Former Illinois legislator Robin Kelly captured the Democratic nomination Tuesday in the race to replace disgraced ex-U.S. Rep. Jesse Jackson Jr., after a truncated campaign season where she got a boost from New York City Mayor Michael Bloomberg's super PAC.
The nomination all but assures that she'll sail through the April 9 general election and head to Washington, because the district is overwhelmingly Democratic. The Republican nomination is also being chosen Tuesday night.
From a crowded field of candidates in the Chicago-area district, Kelly emerged early as a leader on gun-control issues. The former state representative from South suburban Matteson favors an assault weapons ban.
During the campaign, Bloomberg's super PAC, Independence USA, poured more than $2 million into the race by airing anti-gun ads in her favor and against another Democratic front-runner, former U.S. Rep. Debbie Halvorson. Halvorson, who unsuccessfully challenged Jackson in a primary last year, is against such a ban.
After casting her ballot in the snowy weather that pelted the region Tuesday, Halvorson warned that if the ads were successful Bloomberg would try to "buy seats" across the country. "We can't let that happen," she said.
Another Democratic front-runner, Chicago Alderman Anthony Beale, also took issue with the ads, saying people are "extremely upset" that someone from New York is trying to tell people in Illinois how to vote and predicting that there will be a "backlash."
Guns were a leading issue at candidate forums and email blasts from candidates, even as Jackson's legal saga played out in court and frustrated voters who've seen two other congressmen in the office leave under an ethical or legal cloud.
Jackson resigned in November, after a months-long medical leave for treatment of bipolar disorder and other issues, then pleaded guilty earlier this month to charges that accused him of misspending $750,000 in campaign money on lavish personal items, including a Rolex watch and fur coats.
Jackson's exit created a rare opening in a district where he was first elected in 1995. The primary featured 14 Democrats, including former U.S. Rep. Mel Reynolds, who held the seat in the 1990s but served prison time after being convicted of fraud and for having sex with an underage campaign volunteer. There were four Republicans on the ballot.
Voters heading to the polls Tuesday indicated that guns, ethics and economic woes were on their minds.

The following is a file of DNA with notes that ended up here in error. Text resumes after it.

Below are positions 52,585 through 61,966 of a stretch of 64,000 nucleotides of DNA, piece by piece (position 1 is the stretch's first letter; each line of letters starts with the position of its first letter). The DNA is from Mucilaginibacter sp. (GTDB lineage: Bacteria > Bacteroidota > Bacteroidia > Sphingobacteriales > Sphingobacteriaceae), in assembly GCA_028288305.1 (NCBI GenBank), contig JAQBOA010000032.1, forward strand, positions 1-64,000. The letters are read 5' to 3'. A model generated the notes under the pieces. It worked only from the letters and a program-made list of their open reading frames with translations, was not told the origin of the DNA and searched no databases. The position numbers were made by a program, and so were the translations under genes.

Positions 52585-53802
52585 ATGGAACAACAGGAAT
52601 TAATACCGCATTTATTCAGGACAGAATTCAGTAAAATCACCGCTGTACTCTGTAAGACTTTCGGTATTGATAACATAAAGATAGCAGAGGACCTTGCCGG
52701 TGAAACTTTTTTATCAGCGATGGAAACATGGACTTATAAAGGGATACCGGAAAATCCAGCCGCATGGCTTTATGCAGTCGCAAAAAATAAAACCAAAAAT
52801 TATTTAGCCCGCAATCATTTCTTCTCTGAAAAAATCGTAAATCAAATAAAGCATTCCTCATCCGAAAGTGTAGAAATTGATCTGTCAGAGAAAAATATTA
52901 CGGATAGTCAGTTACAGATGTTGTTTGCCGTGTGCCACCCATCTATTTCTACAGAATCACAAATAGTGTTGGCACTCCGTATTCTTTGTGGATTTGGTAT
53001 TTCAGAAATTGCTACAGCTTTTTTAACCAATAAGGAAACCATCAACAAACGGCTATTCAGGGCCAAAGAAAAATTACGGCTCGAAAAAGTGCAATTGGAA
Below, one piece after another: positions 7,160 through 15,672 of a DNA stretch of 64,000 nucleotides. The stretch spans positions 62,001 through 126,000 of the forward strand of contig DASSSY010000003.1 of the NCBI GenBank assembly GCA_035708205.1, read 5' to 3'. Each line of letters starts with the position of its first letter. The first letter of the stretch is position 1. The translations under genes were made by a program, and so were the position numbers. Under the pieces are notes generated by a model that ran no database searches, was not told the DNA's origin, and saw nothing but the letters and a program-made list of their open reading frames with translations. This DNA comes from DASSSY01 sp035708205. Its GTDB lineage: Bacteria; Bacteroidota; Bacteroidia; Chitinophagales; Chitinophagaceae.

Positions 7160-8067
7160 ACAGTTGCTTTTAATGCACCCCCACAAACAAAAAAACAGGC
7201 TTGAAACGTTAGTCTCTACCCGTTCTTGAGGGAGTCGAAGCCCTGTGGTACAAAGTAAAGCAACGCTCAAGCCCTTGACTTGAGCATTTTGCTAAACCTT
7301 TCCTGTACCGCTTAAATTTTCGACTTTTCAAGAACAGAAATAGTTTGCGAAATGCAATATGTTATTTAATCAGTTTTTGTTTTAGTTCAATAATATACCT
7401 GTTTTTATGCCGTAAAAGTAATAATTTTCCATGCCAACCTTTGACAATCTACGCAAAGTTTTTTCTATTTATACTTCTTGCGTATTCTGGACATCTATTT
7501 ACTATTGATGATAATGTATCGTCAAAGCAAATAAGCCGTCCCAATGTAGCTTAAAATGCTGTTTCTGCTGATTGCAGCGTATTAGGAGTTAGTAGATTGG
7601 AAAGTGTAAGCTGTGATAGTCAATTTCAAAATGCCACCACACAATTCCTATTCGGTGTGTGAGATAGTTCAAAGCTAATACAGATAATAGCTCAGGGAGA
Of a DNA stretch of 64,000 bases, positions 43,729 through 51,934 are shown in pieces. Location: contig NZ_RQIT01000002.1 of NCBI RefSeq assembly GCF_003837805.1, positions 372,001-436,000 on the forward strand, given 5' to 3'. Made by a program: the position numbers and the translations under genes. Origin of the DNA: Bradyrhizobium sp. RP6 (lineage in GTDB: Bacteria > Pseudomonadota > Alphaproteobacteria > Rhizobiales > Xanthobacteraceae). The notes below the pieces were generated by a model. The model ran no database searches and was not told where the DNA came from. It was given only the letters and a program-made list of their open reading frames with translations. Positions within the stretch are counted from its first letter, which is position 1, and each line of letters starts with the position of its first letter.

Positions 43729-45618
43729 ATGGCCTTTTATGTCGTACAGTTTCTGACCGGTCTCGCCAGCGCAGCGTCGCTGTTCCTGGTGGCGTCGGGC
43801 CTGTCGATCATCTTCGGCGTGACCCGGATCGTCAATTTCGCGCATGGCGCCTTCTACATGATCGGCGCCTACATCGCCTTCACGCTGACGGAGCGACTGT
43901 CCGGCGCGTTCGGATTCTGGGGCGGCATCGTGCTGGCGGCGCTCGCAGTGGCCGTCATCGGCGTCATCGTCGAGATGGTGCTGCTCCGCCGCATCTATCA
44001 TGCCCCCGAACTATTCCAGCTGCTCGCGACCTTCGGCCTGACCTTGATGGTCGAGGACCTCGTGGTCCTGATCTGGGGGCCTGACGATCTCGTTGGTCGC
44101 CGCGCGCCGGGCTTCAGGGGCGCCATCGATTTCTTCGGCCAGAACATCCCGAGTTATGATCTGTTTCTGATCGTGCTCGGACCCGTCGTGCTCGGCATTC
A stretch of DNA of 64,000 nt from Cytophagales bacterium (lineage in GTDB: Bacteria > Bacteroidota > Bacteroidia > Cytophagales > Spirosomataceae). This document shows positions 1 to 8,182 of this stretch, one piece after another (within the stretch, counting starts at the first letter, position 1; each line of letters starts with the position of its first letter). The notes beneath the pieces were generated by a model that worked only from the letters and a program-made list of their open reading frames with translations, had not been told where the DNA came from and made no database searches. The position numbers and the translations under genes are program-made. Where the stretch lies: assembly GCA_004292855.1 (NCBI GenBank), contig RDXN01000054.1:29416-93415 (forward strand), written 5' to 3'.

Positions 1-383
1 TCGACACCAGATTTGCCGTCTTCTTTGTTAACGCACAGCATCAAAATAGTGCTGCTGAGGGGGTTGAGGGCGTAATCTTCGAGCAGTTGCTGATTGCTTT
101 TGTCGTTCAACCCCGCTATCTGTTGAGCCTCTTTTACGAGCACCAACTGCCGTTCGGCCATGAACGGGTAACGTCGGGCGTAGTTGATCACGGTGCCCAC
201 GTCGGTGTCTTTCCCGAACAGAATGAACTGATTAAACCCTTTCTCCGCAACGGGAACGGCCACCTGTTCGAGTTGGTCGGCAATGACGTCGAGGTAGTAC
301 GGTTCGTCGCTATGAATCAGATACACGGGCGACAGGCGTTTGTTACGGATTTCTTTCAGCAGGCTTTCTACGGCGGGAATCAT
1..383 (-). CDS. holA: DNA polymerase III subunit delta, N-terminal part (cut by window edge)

Mary Jo Higgins of South suburban Steger said she voted for Halvorson because the former congresswoman is "the only Democrat who believes in the Second Amendment."
But Country Club Hills minister Rosemary Gage said she voted for Kelly because Kelly is "standing with (President Barack Obama) and trying to get rid of guns."
"It's really bad in Chicago and across the country," Gage said. "Too many children have died."
The issue of ethics was also on the minds of voters, particularly as Jackson's legal saga has been playing out in federal court. David Berchem, a retired painter, said he voted for Halvorson because he believes she would represent all residents of the district and was "as honest a person as you can find."
Beale voted at a school in Chicago, while Kelly voted early.
Beale touted his record as a job creator for the South Side ward he represents in Chicago's city council. That's the reason Juanita Williams, who went to school with Beale, voted for him Tuesday, saying he helped bring a Walmart to the area. The 47-year-old assistant teacher also said Beale has regularly provided school supplies and Christmas gifts to needy students.
Election officials in the three counties covering the district reported no problems at the polls, even though voters and poll workers had to contend with a blustery mix of snow and sleet. Chicago's Department of Streets and Sanitation deployed extra resources to keep polls accessible.
Turnout at the polls was low, and election officials said the weather might have kept some voters on the fence at home. The National Weather Service issued a winter weather advisory for much of northern Illinois, and streets and sanitation workers deployed extra resources to keep roads to polls clear.